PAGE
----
Using the Mercator map projection

The printed Maphover map uses the Gall stereographic map projection, which is a slightly modified version of the traditional Mercator map.

The Mercartor map projection is the most common map projection in the World. Even Google uses it. Its success came from revolutionising navigation. It was the first map that made ship navigation easy. This popularity helped the map spread from nautical decks and into atlas’ and classrooms world wide.

Some map purists state that the mercartor map projection is inaccurate. So the question is – If it’s so bad, why do we keep using it? Let’s take a look at the history of the Mercator projection along with its advantages and disadvantages.

Spheres and rectangles don’t fit

Our earth is spherical (not a perfect sphere though). Therefore all the continents are arranged on a spherical shape.

However most of our maps are printed on rectangular paper. And spherical objects don’t perfectly translate to rectangular shapes.

We can’t 100% transpose a spherical map into a rectangular map without sacrificing some detail. So, in order to make a rectangular map, we need to make changes that preference some aspects of the spherical map over others. And it’s these preferences that are debated and critisised by map cartographers around the world.

Here’s an animation showing how the world’s sphere is divided and modified to fit within a rectangular Mercator map projection:

A history of the Mercartor Map Projection

Mr Gerard Mercator

Mr Gerard Mercator

Sailing a merchant ship was tough in the 1500’s. Forget GPS. Instead, navigation required sailors to constantly calibrate their ship’s angle to their destination. This was achieved by calculating mathematical revisions as the ship sailed onward. The Mercator map changed this constant need for recalibration, by making all the angles constant. And it was this key factor that catapulted the Mercartor map to the prominence it has today.

The Mercator map projection was invented by Gerardus Mercator (1512-1594). Born in what is now the German region, Mercator was a keen cartographer and even coined the term ‘atlas’ to describe a collection of maps. In 1569 he created the Mercartor map projection. Below is what it looked like:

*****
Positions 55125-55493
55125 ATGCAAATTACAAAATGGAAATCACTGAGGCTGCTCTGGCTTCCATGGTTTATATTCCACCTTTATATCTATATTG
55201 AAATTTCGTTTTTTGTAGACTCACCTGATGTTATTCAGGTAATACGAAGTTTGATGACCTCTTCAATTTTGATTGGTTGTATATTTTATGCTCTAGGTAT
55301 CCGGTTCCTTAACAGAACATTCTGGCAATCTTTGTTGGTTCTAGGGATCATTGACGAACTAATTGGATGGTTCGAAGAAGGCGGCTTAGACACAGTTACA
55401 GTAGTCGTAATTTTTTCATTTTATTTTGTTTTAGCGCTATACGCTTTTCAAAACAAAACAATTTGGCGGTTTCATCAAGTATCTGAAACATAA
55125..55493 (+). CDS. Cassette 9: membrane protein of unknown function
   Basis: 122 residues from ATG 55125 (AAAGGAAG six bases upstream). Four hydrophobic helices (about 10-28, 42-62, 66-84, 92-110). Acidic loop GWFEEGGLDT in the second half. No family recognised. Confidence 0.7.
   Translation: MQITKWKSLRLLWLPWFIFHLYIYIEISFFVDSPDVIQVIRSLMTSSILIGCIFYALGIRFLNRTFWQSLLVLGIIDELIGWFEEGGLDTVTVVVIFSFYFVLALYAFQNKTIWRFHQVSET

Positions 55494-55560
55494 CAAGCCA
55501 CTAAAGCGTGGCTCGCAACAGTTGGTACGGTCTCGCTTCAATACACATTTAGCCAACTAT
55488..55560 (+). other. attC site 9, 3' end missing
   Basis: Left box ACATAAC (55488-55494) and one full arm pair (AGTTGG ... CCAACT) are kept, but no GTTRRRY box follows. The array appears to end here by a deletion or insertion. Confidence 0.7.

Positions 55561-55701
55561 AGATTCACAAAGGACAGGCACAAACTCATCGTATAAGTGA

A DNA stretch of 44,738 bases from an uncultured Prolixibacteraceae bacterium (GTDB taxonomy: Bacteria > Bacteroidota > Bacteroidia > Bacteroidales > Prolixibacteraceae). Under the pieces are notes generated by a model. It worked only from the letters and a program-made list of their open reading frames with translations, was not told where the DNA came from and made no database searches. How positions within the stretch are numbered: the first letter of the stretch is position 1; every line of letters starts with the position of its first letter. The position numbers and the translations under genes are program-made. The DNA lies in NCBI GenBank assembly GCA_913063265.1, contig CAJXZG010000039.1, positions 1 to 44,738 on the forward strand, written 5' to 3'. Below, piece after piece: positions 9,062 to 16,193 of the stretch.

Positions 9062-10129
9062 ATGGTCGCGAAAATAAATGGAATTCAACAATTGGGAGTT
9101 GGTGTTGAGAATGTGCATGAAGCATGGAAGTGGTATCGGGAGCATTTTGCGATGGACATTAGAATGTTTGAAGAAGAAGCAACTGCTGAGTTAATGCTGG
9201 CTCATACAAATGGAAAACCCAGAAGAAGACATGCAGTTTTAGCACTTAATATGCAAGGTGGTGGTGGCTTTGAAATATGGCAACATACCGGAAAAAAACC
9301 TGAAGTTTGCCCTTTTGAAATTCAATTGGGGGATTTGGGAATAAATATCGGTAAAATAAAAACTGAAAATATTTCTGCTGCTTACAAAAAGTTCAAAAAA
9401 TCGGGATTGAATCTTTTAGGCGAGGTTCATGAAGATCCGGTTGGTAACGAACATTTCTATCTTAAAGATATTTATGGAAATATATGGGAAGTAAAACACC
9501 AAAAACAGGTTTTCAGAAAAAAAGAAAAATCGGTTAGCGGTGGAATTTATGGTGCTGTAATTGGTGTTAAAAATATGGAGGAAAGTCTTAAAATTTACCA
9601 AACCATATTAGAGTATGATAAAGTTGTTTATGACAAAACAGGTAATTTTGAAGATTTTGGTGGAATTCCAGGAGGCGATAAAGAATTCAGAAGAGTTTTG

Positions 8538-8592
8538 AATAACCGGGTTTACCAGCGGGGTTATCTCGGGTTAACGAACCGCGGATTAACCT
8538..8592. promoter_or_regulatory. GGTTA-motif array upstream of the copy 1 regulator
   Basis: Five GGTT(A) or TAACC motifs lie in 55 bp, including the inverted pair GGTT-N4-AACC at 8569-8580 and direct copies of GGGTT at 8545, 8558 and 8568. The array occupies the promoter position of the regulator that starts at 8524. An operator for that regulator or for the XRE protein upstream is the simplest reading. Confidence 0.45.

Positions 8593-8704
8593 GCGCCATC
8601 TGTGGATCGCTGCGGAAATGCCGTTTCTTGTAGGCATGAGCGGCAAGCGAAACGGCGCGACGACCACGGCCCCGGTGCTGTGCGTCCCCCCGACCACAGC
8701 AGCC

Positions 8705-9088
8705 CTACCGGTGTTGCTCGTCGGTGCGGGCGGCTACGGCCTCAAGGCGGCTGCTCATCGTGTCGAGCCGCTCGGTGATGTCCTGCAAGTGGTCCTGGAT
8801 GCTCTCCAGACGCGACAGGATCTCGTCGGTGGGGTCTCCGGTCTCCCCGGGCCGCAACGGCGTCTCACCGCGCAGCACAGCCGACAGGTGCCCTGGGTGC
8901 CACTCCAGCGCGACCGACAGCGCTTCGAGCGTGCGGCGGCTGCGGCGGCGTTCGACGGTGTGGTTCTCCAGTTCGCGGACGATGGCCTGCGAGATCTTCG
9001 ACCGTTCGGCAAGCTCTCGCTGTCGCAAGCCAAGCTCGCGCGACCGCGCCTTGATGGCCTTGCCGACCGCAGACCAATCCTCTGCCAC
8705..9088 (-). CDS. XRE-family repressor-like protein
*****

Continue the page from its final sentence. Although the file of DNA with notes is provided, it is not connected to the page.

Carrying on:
The original Mercartor map

The original Mercartor map


Mercator drafted his map so that the lines of latitude (north south lines) and longitude (west east lines) stayed constant. That meant that the geometric angles between countries were preserved so sailors could set their course by one simple compass reading. So once accurate compass use was adopted in the middle of the 18th century, the use of the Mercartor map was embraced.

Advantages of the Mercator projection

Navigation: The biggest advantage is ease of navigation. The Mercator map projection uses a basis of rectangular latitude and longitude lines. These lines preserves the true geometric angles between each country. So, if a ship’s pilot wishes to travel from South Africa to Brazil, they would simply calculate the angle of passage – then steer the ship using that bearing. No more calculations and no more recalculation worries.

Familiarity: The Mercator map projection has created the world map benchmark. People are familiar with using the Mercator map to make sense of the world. Presenting other map projections can draw confusion or suspicion.

Country visibility: Europe has dozens of countries spread over a small region. The Mercator projection shows Europe at a comparatively larger size. This makes it easier to label European countries in a legible manner.

Disadvantages of the Mercator projection

Size distortion: The biggest disadvantage is that the Mercator projection skews the size of countries that are closest to the north and south poles. This distortion was necessary to preserve the constant navigation angles required for shipping navigation.

This distortion is most evident when comparing Greenland to Africa:

Mercartor vs actual

The Mercartor map projection can distort size

Using the Mercartor projection (above), Greenland appears to be relatively close in size to the whole of Africa. But this is due to distortion. In reality, Africa is 14 times larger than Greenland (30.2 million Km2 vs 2.16 million Km2). Mercartor’s visual size discrepancy is due to Greenland being at the top of the map and Africa being in the middle of the map. The Mercartor projection stretches countries that are located towards the north and south poles. It does this to preserve navigational angles.

The Gall-Peters projection is an alternative rectangular projection to Mercartor. Created in 1855 by James Gall, the projection shows a more accurate size comparison between countries. However the angles and distances between countries are inaccurate (the opposite problem for Mercartor).


Other map projections generally favoured by cartographers are circular in shape. And although these are more accurate, the practicalities of adding country names becomes extremely difficult. Plus when sized to a rectangular map, the overall detail becomes too small.

Below are some examples of the alternate map projections Mollweide and Winkel-Tripel.